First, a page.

Analysis of PM2.5 concentration and composition.

The concentrations of PM2.5 in ambient air and in the chambers were monitored in filters that retained PM2.5 using an oscillating microbalance (model 1400, Tapered-Element Oscillating Microbalance, Rupprecht and Patashnick, East Greenbush, NY), as described previously (55). Briefly, PM2.5 were collected from the exposure chambers and weighed in a temperature- and humidity-controlled weighing room using an oscillating microbalance (model 1400, Tapered-Element Oscillating Microbalance). The weight was used to calculate exposure concentrations. The analysis of PM2.5 composition was performed by RTI following compendium Environmental Protection Agency method IO-3.3 using X-ray fluorescence spectroscopy [www.epa.gov/ttnamti1/files/ambient/inorganic] (55).

Cell culture, in vitro exposure to PM2.5, and adenoviral transduction of cells.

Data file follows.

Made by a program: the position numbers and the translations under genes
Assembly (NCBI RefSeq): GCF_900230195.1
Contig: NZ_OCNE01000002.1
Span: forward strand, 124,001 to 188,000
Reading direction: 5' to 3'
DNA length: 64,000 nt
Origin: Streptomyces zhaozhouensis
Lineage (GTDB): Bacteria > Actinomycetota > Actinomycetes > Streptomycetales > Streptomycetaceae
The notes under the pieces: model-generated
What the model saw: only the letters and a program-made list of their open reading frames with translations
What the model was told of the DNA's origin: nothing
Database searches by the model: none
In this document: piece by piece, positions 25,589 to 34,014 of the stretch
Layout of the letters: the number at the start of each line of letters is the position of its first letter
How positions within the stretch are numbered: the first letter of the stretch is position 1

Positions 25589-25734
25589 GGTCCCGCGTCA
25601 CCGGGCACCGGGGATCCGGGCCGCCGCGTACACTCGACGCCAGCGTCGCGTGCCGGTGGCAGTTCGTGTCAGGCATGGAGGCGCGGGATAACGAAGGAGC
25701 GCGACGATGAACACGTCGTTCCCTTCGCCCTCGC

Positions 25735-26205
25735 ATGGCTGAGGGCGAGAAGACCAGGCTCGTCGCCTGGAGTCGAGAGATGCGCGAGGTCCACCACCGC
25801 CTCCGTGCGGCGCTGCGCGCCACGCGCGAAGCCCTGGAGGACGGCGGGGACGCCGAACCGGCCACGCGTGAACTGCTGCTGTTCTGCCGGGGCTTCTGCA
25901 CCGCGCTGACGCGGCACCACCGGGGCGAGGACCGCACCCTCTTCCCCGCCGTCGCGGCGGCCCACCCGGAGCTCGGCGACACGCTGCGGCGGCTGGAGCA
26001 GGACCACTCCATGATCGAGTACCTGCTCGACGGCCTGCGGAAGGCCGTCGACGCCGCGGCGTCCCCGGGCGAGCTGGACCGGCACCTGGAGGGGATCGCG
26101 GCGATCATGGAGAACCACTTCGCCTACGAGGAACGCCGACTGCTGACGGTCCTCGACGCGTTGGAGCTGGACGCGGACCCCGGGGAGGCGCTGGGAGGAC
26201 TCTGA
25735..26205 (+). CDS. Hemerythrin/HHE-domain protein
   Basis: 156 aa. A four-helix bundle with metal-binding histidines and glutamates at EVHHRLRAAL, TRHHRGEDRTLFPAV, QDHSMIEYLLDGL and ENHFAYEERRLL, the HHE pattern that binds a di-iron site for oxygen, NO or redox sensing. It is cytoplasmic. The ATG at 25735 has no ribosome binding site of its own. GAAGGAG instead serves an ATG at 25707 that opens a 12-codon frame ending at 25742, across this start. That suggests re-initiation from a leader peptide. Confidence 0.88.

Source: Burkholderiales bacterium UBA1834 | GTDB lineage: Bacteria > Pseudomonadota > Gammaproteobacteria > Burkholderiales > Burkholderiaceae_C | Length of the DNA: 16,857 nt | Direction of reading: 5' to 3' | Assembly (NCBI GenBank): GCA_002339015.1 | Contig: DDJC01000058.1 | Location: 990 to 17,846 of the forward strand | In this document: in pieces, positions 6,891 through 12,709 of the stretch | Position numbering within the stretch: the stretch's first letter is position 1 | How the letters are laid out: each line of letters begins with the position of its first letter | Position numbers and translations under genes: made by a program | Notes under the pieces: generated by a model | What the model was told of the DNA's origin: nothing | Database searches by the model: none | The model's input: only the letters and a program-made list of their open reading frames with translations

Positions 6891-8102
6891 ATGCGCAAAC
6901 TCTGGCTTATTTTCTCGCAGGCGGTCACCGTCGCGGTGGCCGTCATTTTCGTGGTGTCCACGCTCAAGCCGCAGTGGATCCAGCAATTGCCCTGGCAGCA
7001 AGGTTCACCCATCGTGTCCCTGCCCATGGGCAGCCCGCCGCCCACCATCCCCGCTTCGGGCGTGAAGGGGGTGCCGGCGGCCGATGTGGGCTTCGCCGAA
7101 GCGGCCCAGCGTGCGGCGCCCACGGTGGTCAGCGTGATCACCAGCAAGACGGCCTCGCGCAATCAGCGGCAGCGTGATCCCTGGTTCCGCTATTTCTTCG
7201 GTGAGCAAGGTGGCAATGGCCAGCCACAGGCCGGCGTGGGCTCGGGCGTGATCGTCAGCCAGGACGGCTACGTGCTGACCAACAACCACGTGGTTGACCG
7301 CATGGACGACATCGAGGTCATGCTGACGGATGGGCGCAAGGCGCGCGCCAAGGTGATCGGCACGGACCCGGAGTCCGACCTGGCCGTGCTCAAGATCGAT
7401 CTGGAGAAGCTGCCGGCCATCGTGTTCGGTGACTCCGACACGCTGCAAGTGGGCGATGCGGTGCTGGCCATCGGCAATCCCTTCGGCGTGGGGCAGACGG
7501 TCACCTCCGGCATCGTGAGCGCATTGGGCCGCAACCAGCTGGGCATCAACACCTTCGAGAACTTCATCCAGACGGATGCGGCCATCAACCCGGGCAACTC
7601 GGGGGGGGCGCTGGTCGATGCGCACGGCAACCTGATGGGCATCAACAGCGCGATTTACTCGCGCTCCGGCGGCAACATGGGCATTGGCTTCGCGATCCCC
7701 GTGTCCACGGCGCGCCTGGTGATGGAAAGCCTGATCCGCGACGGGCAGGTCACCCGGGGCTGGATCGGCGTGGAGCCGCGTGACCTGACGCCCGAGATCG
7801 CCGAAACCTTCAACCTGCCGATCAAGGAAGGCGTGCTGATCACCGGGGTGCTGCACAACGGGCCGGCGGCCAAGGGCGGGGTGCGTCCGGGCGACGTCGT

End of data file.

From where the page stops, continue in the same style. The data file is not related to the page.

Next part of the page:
Murine monocytic-macrophage cell line RAW264.7 (American Type Culture Collection) were cultured in FG12 media supplemented with l-glutamine and 10% fetal bovine serum in a 5% CO2 atmosphere at 37°C. For PM2.5 in vitro exposure experiments, the Teflon filters used for gravimetric and elemental analyses were placed downstream of the cyclone inlet of the “OASIS-1” exposure system to collect ambient particulates as previously described (28, 48, 49). PM2.5 was collected at the time when the mice were exposed. The stock PM2.5 solution (5 mg/ml in PBS) was stored in −80°C. The frozen PM2.5 aliquots were thawed and briefly sonicated before being added into the cell culture media for the in vitro experiments. Cells were treated with PM2.5 at the concentrations ranging from 50 to 400 μg/ml, and the same amount of PBS was added in the control group. For the adenoviral transduction experiments, preparation of replication-incompetent adenovirus expressing manganese superoxide dismutase (Mn-SOD) or dominant-negative N17Rac1 was as previously described (9, 25, 39). RAW264.7 cells cultured in six-well plates were infected with adenovirus expressing Mn-SOD, N17Rac1, or control β-galactosidase at a multiplicity of infection of 150 when the cells were about 60% confluent. The in vitro PM2.5 exposure with the transduced cells was performed at 36 h after the infection.